GalleryOfGuns.com has featured a lot of Rugers in their ads. Here’s the latest:
These are from the past.
This ad features not only the amazing DP-12 but the SKO-12 which looks like a tactical rifle instead of a shotgun. The 1911 doesn’t impress me, first of all, why does it cost $1,895 when the other two cost much less and offer a lot more power? It can’t be the stainless steel, lots of guns have stainless steel and don’t cost that.
When did you decided to open Fighting Sheepdog?
John, my husband, had wanted to open FSD for a while. Like, years. Almost a decade. He’s been in love with firearms since the first day his grandfather put a Winchester Model 10 in his hands. The process itself is another story. Because we started with a semi-home based business (an existing building on the property next to our house), the ATF was very thorough in wanting to know all about what we planned on doing. It seems a lot of folks will get the home-based FFL in order to get deals on guns for themselves and their buddies without ever planning on generating revenue or turning a profit. That is honestly a waste of the ATF’s time, so they wanted to make sure we were going to actually RUN a business.
How did you pick the name Fighting Sheepdog?
There’s a long and short answer! The long answer is here. The short answer is that when John was in the Marine Corps, he read a series of books by Lt. Col. Grossman. One was called “On Combat” where Grossman talked about the sheep (naïve, looking to be lead, unarmed), the wolves (propensity for violence, prey on the sheep), and the sheepdogs (resemble the wolf but are for the protection of the sheep). The meaning stuck with him enough that, when it came time to open the shop, there was no other name in his book. Fighting Sheep Dog, it is!
How many employees do you have? How long did it take to make a profit?
Right now, we have 6 employees. But not because of the Showroom/retail business. We’ve been a gunsmith from Day 1. We also airbrush firearms. We are a Class 3 dealer and are one of the top suppressor sellers in our area due to our knowledge of NFA. But it didn’t all happen overnight. At first, it was just John and I. We opened the week of Sandy Hook (we opened that Monday, the shooting happened that Friday). It was a VERY scary time to be in the gun industry if that’s how you fed your family because no one had stock, no one answered their phones, no one returned emails, etc. However, John found a magazine manufacturer that would let us sell their 30rd stainless or aluminum AR15 magazines (impossible to get at the time) for pre-panic pricing. We were almost the only store in the state of Tennessee that even had them, let alone the only one that didn’t gouge prices! If not for those magazine sales, we’d have gone under for sure. In under a year, we moved into an 1800sq ft facility, and then 2 years later got a 5400sq ft machine shop. Last year, we founded our non-profit (501c3 pending) for recently returning veterans in their reintegration to civilian workforce. It’s a constant drive to move forward. Very little sleep and certainly no vacations. Lol.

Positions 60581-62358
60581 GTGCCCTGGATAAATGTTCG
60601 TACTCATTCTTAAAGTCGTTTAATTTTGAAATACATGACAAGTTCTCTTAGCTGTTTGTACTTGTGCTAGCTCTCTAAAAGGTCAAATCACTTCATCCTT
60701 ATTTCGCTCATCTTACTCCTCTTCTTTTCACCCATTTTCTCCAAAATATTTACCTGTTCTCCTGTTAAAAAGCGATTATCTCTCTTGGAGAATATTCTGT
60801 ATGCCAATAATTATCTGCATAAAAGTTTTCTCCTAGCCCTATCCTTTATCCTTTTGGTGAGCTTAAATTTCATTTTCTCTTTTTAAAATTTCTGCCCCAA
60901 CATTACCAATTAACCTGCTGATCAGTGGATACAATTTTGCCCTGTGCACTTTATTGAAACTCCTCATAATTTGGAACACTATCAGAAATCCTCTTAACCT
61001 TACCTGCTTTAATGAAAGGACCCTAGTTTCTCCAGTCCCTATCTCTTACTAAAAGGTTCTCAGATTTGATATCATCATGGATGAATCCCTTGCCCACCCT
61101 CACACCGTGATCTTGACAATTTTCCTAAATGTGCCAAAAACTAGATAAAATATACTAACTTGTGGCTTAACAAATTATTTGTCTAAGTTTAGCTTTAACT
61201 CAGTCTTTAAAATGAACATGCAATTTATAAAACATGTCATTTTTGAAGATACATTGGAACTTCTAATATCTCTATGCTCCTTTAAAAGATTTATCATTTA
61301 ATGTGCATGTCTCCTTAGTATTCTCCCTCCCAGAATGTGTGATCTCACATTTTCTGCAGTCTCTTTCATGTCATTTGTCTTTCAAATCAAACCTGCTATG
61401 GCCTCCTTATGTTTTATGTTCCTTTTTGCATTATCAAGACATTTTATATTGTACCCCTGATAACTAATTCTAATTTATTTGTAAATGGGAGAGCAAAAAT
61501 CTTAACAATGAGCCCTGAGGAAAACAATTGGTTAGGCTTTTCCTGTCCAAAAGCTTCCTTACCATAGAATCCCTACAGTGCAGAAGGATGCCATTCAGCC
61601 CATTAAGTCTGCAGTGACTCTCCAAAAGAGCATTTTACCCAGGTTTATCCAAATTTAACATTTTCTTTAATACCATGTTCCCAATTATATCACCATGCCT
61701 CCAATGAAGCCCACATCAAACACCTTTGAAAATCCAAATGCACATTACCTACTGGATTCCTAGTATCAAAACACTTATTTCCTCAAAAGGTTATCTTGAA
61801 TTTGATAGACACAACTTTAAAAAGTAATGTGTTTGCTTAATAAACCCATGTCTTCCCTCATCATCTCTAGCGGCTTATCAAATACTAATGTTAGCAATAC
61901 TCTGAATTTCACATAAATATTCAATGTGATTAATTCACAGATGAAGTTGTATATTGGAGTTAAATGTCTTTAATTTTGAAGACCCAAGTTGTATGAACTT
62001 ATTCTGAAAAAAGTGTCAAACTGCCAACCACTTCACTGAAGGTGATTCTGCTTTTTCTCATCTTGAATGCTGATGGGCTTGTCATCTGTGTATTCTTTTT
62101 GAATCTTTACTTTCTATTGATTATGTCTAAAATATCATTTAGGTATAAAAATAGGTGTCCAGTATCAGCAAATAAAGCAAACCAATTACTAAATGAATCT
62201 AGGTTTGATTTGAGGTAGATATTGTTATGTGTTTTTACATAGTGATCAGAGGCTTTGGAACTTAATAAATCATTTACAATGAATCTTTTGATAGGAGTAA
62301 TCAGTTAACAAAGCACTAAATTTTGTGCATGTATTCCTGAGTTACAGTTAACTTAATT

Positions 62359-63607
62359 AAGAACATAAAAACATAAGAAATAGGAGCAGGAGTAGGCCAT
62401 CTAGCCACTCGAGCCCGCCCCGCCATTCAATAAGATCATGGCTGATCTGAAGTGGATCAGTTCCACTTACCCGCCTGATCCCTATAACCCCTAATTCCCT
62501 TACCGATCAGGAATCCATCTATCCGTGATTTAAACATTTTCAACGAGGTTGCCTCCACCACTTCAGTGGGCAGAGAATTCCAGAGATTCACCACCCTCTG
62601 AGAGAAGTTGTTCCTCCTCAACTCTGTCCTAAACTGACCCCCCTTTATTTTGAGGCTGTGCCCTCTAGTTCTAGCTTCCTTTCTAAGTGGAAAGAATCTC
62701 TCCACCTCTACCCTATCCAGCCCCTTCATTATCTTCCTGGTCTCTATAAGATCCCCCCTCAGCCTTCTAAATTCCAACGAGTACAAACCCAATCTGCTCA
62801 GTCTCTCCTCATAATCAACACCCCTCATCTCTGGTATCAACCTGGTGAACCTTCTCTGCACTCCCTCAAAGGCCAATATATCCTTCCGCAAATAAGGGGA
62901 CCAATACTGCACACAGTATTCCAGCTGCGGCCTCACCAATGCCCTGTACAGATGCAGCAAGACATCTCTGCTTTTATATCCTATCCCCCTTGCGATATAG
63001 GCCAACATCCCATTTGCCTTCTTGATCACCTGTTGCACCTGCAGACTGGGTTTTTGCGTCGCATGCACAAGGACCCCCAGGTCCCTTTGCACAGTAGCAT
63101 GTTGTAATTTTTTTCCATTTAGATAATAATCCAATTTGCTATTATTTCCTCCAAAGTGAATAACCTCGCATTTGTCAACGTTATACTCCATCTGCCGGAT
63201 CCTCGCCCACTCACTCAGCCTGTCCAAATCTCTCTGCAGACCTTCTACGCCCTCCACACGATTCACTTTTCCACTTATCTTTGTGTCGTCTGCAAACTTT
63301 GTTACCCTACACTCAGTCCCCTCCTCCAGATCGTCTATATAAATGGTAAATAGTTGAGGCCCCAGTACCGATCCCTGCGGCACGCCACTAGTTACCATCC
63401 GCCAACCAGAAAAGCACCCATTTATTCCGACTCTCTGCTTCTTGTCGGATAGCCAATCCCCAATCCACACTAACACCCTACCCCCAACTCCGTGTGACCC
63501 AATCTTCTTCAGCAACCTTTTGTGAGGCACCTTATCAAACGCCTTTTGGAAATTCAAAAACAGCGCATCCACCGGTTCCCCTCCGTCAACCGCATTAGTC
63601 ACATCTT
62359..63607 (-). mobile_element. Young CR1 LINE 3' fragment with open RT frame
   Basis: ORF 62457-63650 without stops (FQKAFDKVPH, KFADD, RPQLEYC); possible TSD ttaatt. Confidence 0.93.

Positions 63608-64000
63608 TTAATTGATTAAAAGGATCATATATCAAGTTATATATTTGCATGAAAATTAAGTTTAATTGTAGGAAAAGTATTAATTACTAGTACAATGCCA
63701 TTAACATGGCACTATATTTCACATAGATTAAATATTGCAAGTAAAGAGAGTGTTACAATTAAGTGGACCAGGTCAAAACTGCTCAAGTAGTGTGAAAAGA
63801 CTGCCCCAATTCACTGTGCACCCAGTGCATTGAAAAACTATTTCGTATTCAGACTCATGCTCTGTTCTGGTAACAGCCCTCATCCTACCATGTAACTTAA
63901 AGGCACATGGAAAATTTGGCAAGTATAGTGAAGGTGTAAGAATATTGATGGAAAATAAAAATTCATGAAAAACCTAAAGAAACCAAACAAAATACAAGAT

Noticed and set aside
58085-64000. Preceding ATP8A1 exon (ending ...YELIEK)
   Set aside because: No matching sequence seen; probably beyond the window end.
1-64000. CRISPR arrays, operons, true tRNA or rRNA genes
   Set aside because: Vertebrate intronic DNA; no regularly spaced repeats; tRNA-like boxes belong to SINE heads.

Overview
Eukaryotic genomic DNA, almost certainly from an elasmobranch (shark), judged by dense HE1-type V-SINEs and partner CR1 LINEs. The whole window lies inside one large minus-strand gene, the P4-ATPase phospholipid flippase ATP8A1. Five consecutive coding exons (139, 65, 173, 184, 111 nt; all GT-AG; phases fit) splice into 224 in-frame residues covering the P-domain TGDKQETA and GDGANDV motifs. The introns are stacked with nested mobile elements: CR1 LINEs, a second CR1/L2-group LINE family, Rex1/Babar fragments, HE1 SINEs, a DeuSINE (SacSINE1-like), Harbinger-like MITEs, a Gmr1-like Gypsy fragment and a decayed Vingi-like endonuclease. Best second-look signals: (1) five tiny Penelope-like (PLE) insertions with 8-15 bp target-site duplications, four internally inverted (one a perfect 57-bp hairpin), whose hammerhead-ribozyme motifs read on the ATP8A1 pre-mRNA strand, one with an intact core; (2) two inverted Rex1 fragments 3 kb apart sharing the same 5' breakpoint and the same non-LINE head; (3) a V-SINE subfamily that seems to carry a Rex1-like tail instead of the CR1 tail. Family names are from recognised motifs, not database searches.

Did you do any traditional advertising such as billboards and newspaper ads? Or did you stick with your online presence, Facebook, and word of mouth?
Our marketing has always been direct mail based. Sure, we have done TV ads, radio ads, etc. But the majority of my expertise is in copywriting so that’s what we chose to focus on. We have a pretty good online presence as well on Facebook and Instagram. I’m always looking for ways to stay in the forefront of our customer’s minds.
Do you have a lot of competitors in your area?
It used to be extremely competitive in our area. However, after Trump’s election, 5 stores went out of business within 6 months of him taking office. I think the stores who opened during the panic and didn’t have any experience in running a business, who thought it would ALWAYS be “like that” (panic-level buying, for example) are the ones who folded. It’s still competitive, but because we niched and only focus on ARs, AR parts, and AR accessories, we don’t have the same issues that someone who tries to be everything to everyone who walks in the door might have.
What do you wish you had known before opening a gun store/range?
I really wish I’d known how HARD retail in a brick and mortar store is! Any business that John and I have had revolved around online marketing, online copywriting, book writing, public speaking. It was never more than he and I and that was always enough. Enter employees and payroll, rent on retail space, POWER at a retail space (which is not the same as at a home), inventory management, special orders, and then thrown in all of the hoops for the ATF on the FFL and the SOT…I don’t know that we’d have even started if I’d known how hard it all is. But you start small, take it one step at a time, and before long look back and realize – hey! We’ve got a successful store, have a kick-ass machine shop that employs mostly Marines, we are doing things to help our community and those around us, and are having a great time doing it with the best customers anyone could ask for! What is there to complain about?